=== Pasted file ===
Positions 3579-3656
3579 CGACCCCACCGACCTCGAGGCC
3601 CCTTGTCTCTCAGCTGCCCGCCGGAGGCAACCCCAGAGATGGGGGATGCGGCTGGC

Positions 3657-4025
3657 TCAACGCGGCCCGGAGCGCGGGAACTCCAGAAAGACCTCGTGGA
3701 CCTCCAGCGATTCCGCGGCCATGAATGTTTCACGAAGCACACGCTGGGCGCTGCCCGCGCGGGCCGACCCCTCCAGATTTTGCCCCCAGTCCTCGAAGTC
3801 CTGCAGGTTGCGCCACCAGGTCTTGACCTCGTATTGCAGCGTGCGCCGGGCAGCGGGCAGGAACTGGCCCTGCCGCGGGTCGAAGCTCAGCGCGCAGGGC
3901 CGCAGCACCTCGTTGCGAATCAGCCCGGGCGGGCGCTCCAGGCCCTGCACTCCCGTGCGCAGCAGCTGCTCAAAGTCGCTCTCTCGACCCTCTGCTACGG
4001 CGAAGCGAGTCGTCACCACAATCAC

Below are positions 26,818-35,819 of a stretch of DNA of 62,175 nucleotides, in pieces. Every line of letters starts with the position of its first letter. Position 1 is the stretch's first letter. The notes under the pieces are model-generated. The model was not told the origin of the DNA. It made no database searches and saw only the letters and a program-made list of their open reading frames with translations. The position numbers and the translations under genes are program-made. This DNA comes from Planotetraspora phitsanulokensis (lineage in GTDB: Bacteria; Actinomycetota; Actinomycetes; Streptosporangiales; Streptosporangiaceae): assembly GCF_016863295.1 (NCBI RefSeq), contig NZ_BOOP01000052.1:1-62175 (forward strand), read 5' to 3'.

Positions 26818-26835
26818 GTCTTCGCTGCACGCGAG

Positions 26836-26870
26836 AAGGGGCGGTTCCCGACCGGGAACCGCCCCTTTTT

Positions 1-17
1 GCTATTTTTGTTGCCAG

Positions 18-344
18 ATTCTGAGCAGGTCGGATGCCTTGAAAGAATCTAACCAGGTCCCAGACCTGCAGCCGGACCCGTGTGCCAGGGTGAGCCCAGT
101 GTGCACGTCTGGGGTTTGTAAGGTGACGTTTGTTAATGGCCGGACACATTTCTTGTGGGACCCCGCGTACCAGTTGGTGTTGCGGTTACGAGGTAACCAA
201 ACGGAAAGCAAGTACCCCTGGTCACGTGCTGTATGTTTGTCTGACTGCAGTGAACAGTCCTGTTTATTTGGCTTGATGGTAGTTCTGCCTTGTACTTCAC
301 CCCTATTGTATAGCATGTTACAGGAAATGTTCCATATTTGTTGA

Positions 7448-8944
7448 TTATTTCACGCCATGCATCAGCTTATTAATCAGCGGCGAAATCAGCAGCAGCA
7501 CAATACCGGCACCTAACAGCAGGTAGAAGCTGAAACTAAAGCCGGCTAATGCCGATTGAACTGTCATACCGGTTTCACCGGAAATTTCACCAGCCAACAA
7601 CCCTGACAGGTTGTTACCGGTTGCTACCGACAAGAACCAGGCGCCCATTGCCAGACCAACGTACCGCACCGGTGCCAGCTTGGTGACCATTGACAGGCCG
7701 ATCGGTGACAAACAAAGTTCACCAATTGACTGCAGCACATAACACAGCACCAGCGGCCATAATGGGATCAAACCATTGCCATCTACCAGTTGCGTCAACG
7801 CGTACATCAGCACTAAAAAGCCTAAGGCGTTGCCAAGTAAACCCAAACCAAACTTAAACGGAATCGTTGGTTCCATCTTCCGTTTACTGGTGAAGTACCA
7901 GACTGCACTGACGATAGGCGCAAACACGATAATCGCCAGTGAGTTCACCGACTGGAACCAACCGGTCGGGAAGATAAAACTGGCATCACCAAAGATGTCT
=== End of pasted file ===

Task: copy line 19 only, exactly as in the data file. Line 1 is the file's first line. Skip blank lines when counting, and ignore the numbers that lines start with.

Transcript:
101 GTGCACGTCTGGGGTTTGTAAGGTGACGTTTGTTAATGGCCGGACACATTTCTTGTGGGACCCCGCGTACCAGTTGGTGTTGCGGTTACGAGGTAACCAA